17. Whorehouse Meadow

County: Harney

Whorehouse Meadow near the Steens Mountain Range.

This Harney County area got its name from the “female entrepreneurs” who would set up shop in this meadow to cater to the romantic needs of nearby men tending cattle and sheep. According to Oregon Geographic Names, the Bureau of Land Management issued a recreation map of the area in the 1960s and “in deference to the moralists, substituted a namby-pamby name, Naughty Girl Meadow.” Nobody wanted this, and the change was later reversed with the older more colorful name restored.

18. Needy

County: Clackamas

A newspaper clipping showing the town of Needy as it once was.

The origin of Needy is somewhat of a depressing one, as pioneer settlers in the area fell on hard times. Previously known as Hardscrabble, the settlers lived in “unfortunate condition”, and thus the name Needy stuck. Nothing remains of the townsite today.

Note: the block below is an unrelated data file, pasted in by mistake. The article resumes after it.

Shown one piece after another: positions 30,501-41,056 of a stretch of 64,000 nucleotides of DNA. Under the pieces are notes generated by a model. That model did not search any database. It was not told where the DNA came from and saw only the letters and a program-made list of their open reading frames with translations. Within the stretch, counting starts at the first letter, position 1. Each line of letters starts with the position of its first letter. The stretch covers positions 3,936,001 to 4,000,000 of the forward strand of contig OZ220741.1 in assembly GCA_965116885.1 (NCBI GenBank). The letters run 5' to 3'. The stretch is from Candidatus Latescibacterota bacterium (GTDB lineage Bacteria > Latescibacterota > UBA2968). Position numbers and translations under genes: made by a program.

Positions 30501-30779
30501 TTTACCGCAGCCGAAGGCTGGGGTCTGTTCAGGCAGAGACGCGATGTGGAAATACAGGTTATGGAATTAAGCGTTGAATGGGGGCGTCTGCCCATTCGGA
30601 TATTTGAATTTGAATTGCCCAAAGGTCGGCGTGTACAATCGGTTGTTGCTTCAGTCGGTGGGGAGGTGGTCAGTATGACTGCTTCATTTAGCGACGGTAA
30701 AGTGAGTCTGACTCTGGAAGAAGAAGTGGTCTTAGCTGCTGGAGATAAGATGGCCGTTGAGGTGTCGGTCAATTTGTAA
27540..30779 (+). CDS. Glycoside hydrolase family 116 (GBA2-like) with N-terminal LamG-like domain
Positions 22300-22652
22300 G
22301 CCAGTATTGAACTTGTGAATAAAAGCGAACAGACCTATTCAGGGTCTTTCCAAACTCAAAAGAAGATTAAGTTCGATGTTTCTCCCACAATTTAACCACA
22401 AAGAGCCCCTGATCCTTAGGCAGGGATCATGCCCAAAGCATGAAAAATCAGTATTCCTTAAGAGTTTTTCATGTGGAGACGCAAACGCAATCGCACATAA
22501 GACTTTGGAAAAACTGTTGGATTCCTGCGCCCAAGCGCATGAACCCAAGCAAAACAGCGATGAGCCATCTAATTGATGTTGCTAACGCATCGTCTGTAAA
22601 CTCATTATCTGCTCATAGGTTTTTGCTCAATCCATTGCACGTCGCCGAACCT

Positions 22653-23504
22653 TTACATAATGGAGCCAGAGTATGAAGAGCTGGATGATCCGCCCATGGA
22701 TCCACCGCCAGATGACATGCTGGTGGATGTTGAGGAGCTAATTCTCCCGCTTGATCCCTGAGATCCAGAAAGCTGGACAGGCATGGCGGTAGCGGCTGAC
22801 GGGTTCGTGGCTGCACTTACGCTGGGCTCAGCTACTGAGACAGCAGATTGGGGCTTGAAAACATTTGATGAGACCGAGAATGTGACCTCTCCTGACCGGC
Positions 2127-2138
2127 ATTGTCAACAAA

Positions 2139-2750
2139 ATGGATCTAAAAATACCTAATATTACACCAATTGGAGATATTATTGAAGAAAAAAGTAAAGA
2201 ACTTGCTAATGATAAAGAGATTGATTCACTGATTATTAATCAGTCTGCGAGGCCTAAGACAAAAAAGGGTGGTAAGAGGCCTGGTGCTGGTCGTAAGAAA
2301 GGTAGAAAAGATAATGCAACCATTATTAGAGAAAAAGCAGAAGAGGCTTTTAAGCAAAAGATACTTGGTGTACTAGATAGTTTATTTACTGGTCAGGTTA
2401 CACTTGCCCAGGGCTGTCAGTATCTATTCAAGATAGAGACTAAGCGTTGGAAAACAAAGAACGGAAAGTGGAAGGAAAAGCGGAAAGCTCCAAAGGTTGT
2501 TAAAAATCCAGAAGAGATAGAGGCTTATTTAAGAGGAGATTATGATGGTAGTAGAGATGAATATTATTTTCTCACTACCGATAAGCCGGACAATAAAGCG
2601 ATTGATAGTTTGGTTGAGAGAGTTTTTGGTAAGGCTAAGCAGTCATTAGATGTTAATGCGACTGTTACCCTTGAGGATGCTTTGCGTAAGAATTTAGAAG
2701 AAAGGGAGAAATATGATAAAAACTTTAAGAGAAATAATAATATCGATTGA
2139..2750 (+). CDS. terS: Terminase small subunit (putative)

19. Gouge Eye

County: Harney

The Gouge Eye tradition carried on in Drewsey, Oregon. Image via / Wikimedia Commons

A man named Abner Robbins set up a store in this Harney County place in 1883 and called it Gouge Eye, apparently referring to a “frontier method of settling disputes” that had been used locally. Postal authorities weren’t really amused, so Robbins next tried the name “Drusy”, but the community later became Drewsey. It remains off of US Hwy. 20, about 45 miles east of Burns with a population of about 18.

20. Blitzen

County: Harney

What remains of the Ghost Town of Blitzen, Oregon. Image via / Danielle Denham / www.thePDXphotographer.com

Blitzen is a ghost town in the Catlow Valley of southern Harney County, Oregon, and if you recall one of Santa’s reindeer being named Blitzen, you’d be correct. The Donner and Blitzen River (German for “Thunder and Lightning”) flows near here and was so named for a thunderstorm that German settlers experienced as they crossed the river. Blitzen thrived until 1924 when there were only three families left and continued to decline to the state it’s in today. The Roaring Springs Ranch currently owns the property.